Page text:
Man ... I think I gotta get more cellphones with different phone companies, that way I can rotate the use of the phones to cut down of the chance of being identified

    • by Anonymous Coward

      Man ... I think I gotta get more cellphones with different phone companies, that way I can rotate the use of the phones to cut down of the chance of being identified

      I just give mine to my toddler for eight hours a day.

    • The VERY SAME result -- within margin of error anyway -- was found like 10 or 12 years ago. There is absolutely nothing new here.

      All this tells us is that law enforcement and other 3rd parties should not be allowed to get their hands on your cell phone location data without a warrant.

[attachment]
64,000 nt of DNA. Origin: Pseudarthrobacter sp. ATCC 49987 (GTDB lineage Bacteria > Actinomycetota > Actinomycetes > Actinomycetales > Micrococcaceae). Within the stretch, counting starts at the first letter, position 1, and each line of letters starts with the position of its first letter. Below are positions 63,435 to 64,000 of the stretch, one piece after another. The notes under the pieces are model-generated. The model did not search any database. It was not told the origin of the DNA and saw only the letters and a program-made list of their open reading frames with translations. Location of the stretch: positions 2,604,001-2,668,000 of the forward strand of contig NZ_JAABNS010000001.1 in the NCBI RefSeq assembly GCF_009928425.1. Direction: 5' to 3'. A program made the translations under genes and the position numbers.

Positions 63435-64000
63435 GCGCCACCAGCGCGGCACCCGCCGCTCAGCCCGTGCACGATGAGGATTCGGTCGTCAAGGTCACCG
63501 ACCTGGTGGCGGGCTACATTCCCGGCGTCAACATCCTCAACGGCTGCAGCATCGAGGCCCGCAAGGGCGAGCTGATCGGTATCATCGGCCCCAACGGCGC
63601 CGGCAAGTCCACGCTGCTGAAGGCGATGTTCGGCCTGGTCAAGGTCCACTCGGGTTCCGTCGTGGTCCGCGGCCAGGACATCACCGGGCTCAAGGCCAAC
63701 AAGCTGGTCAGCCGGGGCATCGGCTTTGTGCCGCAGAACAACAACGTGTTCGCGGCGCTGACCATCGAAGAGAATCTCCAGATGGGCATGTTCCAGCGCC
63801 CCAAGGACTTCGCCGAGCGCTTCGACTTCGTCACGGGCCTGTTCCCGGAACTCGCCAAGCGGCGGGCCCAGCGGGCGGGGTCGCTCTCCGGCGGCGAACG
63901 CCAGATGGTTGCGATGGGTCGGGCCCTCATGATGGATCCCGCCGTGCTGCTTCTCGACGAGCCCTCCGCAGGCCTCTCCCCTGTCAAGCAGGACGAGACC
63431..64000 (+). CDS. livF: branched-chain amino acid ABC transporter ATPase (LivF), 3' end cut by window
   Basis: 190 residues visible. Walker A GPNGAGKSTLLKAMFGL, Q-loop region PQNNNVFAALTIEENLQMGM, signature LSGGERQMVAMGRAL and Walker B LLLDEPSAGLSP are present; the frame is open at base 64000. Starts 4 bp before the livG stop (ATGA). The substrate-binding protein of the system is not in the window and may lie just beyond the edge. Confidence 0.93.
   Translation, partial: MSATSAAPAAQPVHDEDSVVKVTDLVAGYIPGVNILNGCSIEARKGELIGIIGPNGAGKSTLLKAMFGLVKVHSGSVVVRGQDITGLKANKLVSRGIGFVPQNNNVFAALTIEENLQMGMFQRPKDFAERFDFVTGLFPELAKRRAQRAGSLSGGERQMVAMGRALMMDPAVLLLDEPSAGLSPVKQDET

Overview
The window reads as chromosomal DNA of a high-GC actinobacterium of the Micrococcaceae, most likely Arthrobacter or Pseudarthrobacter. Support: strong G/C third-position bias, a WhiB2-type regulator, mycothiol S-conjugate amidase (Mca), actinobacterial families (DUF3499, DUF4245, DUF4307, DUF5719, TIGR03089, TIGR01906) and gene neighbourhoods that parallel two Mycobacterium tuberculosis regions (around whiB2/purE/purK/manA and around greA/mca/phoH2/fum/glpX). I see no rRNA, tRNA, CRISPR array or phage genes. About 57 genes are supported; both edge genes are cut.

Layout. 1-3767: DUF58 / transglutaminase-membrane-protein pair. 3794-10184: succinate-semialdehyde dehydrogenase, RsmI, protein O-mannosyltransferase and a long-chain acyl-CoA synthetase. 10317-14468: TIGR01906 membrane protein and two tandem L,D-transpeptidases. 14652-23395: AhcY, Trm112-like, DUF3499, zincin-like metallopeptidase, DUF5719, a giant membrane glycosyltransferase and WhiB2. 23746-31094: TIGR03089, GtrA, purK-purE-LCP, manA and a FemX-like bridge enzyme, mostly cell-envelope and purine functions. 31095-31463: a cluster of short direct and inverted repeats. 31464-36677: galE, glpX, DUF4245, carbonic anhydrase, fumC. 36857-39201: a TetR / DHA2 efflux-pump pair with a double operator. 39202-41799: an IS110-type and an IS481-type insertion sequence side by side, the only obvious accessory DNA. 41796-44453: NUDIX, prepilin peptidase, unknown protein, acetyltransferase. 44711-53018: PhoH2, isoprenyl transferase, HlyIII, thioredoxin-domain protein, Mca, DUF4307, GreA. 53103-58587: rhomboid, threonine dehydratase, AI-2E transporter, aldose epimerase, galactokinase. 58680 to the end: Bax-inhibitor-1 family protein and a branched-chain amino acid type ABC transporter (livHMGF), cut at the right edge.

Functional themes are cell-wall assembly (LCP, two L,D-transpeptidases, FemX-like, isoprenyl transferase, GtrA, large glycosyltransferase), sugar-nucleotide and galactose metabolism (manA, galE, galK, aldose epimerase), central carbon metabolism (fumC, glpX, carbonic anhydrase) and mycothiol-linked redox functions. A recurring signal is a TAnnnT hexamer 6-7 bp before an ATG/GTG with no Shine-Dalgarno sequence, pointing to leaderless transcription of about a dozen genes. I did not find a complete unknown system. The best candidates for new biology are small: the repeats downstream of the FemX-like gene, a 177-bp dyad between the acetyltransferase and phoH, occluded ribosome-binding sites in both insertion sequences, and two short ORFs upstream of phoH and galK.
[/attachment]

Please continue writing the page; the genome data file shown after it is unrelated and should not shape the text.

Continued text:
• by Anonymous Coward

      Man ... I think I gotta get more cellphones with different phone companies, that way I can rotate the use of the phones to cut down of the chance of being identified

      How would that help? The same math also applies to cameras and face recognition.

      Take some images of you walking down street A, shopping at supermarket B, getting coffee at store C, and walking past bank D, all captured at different times on different days. That is enough to establish a mobility fingerprint that uniquely identifies you.

      The real

  • by puddingebola (2036796) on Wednesday March 27, 2013 @08:32AM (#43290399) Journal
    And there I was, seriously considering running out and buying a dumbphone and a pay as you go plan, and then more news of the Orwellian nightmare we are all dilegently constructing. Isn't there some wisdom in smashing your computer with a hammer and throwing your cell phone in the toilet?
    • by Seumas (6865)